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Vancouver far-right racist rally to proceed after resurfacing online

A planned right-wing demonstration at City Hall has sparked an anti-racist counter-protest — and debate over how best to challenge increasingly overt extremism.

A Worldwide Coalition Against Islam (WCAI) image shared by Vancouver rally organizer Chadd Beneteau on Facebook. It depicts the brand of car used to kill Charlottesville, Virginia anti-racist counter-protester Heather Heyer and injure dozens of others, with the popular white supremacist and fascist slogan, "Good night, left side." WCAI Canada is one of the organizers of the Vancouver rally.

Contributed/Facebook

A Worldwide Coalition Against Islam (WCAI) image shared by Vancouver rally organizer Chadd Beneteau on Facebook. It depicts the brand of car used to kill Charlottesville, Virginia anti-racist counter-protester Heather Heyer and injure dozens of others, with the popular white supremacist and fascist slogan, "Good night, left side." WCAI Canada is one of the organizers of the Vancouver rally.

It didn't take long for organizers of an ultra-right demonstration planned for Vancouver City Hall this weekend to resurface, after their Facebook event page disappeared earlier this week and Mayor Gregor Robertson labeled it a "white supremacist rally."

An organizer of the "WCAI/CAP August 19th Vancouver rally," Chadd Beneteau, wrote on a newly created Facebook event page that the original right-wing rally's page was deleted.

"We had to make a new event," he wrote. "The old one got taken down. Please share this one and send out as many invites to as many people as you can. We need a good turnout."

But in the wake of a white supremacist's killing of a young anti-racist counter-protester in Charlottesville, Virginia, plans for a counter-protest in Vancouver are also sparking debate and divisions over what concerned citizens should do.

Some have announced plans to counter-protest, while others fear drawing attention to racists or being baited into a confrontation.

Mayor Gregor Robertson said he has no way to stop the rally from proceeding, even encouraging counter-protesters. Others, however, criticized the mayor's comments as risking escalating the risk of violence.

"People have a right of demonstrate," Robertson told reporters Tuesday, "but hatred and racism has no place in this city. And I expect people to confront that and to make sure there is a peaceful and direct pushback on racism and hatred. It is really important that people speak out at every opportunity against racism and hatred."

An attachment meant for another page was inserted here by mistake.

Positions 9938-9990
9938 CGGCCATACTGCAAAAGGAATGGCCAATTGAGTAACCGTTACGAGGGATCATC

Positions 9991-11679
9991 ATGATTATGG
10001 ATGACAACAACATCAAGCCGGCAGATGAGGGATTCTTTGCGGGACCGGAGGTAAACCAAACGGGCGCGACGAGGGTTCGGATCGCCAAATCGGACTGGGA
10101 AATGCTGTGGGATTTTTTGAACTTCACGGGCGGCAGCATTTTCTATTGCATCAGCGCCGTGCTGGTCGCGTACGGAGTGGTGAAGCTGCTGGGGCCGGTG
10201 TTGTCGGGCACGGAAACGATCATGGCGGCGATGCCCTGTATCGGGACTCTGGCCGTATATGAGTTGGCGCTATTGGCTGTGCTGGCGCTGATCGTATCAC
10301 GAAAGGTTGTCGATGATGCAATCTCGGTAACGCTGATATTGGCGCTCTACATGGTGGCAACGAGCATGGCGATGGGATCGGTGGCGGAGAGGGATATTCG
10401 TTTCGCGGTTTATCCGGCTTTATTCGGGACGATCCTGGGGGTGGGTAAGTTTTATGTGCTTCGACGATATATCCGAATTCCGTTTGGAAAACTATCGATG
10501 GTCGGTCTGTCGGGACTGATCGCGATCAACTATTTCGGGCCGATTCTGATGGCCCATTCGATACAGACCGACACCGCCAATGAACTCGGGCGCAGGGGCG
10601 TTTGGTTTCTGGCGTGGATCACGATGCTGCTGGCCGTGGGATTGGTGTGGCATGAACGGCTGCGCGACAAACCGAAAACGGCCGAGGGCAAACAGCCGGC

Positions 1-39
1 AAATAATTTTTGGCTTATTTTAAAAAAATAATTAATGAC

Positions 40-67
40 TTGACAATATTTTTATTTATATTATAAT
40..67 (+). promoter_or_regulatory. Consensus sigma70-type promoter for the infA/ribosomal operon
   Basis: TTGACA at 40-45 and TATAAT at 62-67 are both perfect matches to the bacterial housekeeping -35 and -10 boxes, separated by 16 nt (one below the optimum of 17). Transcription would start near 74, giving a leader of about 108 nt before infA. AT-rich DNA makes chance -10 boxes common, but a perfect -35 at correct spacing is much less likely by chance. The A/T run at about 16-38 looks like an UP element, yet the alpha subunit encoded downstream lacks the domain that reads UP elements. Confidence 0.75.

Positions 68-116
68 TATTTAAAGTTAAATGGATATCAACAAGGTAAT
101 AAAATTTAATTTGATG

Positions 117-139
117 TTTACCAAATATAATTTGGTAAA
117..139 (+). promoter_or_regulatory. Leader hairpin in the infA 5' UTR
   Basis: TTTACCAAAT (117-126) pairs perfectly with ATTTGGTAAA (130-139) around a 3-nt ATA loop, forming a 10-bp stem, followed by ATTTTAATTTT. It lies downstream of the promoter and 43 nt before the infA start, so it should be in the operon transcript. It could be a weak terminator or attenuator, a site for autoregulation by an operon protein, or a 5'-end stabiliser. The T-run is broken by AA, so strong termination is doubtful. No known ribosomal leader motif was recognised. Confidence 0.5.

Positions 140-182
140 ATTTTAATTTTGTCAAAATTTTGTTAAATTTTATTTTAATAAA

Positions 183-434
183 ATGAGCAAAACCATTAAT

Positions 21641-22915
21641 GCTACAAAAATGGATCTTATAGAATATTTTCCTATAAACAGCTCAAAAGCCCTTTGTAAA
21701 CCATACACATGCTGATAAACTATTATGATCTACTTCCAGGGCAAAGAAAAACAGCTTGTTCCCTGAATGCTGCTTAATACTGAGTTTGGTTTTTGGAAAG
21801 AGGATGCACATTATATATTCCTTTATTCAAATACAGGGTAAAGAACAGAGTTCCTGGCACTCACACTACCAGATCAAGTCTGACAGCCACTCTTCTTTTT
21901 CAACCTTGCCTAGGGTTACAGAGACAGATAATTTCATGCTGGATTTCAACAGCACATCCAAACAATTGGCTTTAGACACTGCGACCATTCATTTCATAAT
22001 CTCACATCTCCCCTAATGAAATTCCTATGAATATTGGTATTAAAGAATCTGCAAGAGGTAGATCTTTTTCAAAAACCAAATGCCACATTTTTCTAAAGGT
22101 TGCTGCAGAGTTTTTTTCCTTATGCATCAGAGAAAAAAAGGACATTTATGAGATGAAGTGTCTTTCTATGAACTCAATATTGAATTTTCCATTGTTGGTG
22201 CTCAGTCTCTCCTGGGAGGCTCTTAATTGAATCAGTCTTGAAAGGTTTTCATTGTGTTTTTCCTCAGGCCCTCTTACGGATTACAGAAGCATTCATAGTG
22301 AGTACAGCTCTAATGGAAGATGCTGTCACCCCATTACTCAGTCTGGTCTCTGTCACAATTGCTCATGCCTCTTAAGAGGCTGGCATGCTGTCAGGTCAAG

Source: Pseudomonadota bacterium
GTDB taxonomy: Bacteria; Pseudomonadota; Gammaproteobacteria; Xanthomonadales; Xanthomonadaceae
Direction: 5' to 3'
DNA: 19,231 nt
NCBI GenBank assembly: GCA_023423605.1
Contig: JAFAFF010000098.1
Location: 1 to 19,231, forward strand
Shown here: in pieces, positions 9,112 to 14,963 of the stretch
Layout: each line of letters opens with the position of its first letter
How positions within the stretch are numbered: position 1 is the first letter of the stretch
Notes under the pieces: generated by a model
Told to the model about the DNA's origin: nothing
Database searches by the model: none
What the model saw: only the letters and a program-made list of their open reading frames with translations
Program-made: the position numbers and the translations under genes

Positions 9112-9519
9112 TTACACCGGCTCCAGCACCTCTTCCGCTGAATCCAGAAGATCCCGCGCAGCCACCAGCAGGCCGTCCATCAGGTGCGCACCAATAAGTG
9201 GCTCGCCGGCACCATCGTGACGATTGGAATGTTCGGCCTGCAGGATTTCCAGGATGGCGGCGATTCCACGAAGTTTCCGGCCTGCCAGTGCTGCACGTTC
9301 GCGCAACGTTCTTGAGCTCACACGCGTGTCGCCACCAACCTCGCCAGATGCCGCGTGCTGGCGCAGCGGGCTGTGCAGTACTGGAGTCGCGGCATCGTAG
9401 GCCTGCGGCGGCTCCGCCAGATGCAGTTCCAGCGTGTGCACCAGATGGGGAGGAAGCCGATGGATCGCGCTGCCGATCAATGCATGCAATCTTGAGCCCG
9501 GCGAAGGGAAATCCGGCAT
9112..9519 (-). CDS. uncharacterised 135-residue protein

A screen grab of a t-shirt posted by the organizer of Vancouver's ultra-right rally by the Worldwide Coalition Against Islam (WCAI) Canada and Cultural Action Party (CAP).

Contributed/Facebook

A screen grab of a t-shirt posted by the organizer of Vancouver's ultra-right rally by the Worldwide Coalition Against Islam (WCAI) Canada and Cultural Action Party (CAP).

Worldwide Coalition Against Islam (WCAI) Canada describes itself on Twitter as a "PATRIOTS group standing against the barbarics of the ideology that is Islam."

And the Cultural Action Party (CAP) is associated with its founder Brad Salzberg, who is listed as one of the event's speakers and posted to Facebook Wednesday that "what the leftists and media are labelling as 'white supremacy' is in reality the collective desire of Anglo and Franco Canadians to preserve their cultural identity."

Meanwhile, Beneteau shared a graphic on Facebook midday Saturday from WCAI's U.S. branch, featuring a Dodge Challenger like the car used to kill Heather Heyer, 32, and injure dozens of others with the popular white supremacist and fascist slogan, "Good night, left side."

Beneteau describes himself as a "proud supporter of WCAI Canada," and wrote above an image contrasting European with African art and culture: "What type of immigrant would benefit Canada more? It's like comparing gold to sewage."

On commenter on Salzberg's post, Keith Latondress, replied that "white people have lost the right to exist and shall be extinct with in the next hundred years."

Another speaker listed at the rally is Soldiers of Odin, a street patrol group that claims to disavow racist views but has clashed with anti-racism demonstrators at previous events and who originated in Finnish violent anti-immigrant vigilantes, some of whom are in prison for racist assaults.

-with files from Jen St. Denis.

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